CHARLESTON —West Virginians are split on whether the state is moving in the right direction.
Forty-two percent say West Virginia is generally headed in the right direction. And almost an equal number, 43 percent, say the state is on the wrong track. Fifteen percent aren’t sure.
That’s according to the most recent results from the MetroNews Dominion Post West Virginia Poll.
“The state has a history of boom and bust cycles and the hope is to even that out,” said professional pollster Rex Repass, author of the West Virginia Poll. “I think there’s a wait-and-see attitude.”
The West Virginia Poll surveyed 404 people likely, registered voters from all 55 counties. The survey was conducted between Aug.16-26.
Gov. Jim Justice has been encouraging West Virginia residents to think more positively, pointing to some upward economic trends and scolding the media, who he believes are too inclined to be critical.
Others in the Republican majority in the Legislature also have been putting forth an optimistic economic message. Senate President Mitch Carmichael has been referring to West Virginia as the “comeback kid.”
The new House Speaker, Roger Hanshaw, talked about West Virginia’s perception of its own economic stagnation during a press conference earlier this week.
Hanshaw said that in addition to taking practical steps toward economic diversification, West Virginia leaders also need to serve as cheerleaders in support of economic growth.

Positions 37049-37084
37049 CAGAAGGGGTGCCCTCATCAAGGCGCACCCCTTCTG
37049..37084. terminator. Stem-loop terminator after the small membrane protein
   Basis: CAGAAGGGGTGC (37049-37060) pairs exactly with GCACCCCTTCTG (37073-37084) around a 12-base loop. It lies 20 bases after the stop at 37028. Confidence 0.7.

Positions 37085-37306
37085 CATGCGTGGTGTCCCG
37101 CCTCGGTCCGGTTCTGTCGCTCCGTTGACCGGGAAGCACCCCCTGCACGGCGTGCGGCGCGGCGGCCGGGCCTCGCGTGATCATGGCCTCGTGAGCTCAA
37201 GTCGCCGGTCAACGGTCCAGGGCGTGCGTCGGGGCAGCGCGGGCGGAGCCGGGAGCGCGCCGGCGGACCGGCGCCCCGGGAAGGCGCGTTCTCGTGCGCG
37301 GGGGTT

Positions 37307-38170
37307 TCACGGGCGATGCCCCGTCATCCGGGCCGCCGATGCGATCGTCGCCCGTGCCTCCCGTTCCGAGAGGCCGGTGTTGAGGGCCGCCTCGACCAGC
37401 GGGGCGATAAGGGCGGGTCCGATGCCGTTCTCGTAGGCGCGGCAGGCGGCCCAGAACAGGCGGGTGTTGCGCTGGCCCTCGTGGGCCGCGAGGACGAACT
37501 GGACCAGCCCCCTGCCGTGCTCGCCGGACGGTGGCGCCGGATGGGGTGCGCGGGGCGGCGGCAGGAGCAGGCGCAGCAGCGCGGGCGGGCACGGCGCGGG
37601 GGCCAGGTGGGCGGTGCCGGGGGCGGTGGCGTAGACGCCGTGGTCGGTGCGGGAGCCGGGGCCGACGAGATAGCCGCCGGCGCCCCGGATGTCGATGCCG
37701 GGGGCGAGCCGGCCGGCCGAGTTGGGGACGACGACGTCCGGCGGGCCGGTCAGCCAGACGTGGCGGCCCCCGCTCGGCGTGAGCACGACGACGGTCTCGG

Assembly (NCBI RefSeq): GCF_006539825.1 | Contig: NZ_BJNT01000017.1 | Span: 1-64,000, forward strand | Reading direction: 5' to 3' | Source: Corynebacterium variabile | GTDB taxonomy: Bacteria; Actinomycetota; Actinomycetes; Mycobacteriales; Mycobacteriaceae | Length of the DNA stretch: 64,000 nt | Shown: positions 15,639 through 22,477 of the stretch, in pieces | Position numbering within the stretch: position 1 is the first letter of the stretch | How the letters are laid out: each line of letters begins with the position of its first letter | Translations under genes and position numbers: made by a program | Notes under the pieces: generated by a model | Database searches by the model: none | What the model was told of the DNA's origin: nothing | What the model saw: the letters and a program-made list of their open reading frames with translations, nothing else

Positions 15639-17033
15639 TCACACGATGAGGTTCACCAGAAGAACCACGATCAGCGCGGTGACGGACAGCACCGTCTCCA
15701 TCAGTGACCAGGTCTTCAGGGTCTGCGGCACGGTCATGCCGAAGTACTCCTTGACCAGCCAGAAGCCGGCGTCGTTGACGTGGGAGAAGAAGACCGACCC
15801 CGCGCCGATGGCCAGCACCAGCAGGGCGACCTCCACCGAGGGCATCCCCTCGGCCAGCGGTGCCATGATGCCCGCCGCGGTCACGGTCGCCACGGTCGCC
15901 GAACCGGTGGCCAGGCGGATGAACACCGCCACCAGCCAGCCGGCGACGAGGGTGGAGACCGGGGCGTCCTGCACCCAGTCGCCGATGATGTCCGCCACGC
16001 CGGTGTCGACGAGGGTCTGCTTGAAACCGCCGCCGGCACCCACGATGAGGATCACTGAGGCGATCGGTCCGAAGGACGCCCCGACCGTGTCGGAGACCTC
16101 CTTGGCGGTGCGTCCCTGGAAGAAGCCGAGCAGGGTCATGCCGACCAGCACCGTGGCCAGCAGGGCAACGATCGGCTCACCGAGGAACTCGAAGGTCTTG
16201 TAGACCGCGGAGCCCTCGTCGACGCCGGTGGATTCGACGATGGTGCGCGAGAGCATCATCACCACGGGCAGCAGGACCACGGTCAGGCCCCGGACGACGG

“If you think about where we are as a state, a lot of the perceived stagnation that we have is as much mental as it is a reality. People want to be associated with growth. They want to be associated with excitement, they want to be associated with things that are growing and doing well,” Hanshaw said.
“So part of our responsibility as leaders is being cheerleaders for ourselves, being cheerleaders for our own state. We all live here by choice. Everyone in this room lives in West Virginia because we choose to live here.”
Repass agreed that West Virginia has been through such challenging economic times, many state residents aren’t ready to judge a relatively short period of economic improvement.
“It’s interesting that there has been some positive economic news with respect to job creation, some mines coming back to work and some of the tourism data that has been reported,” he said. “However, there is cautious optimism regarding the state’s future.”
Another split on perception of the United States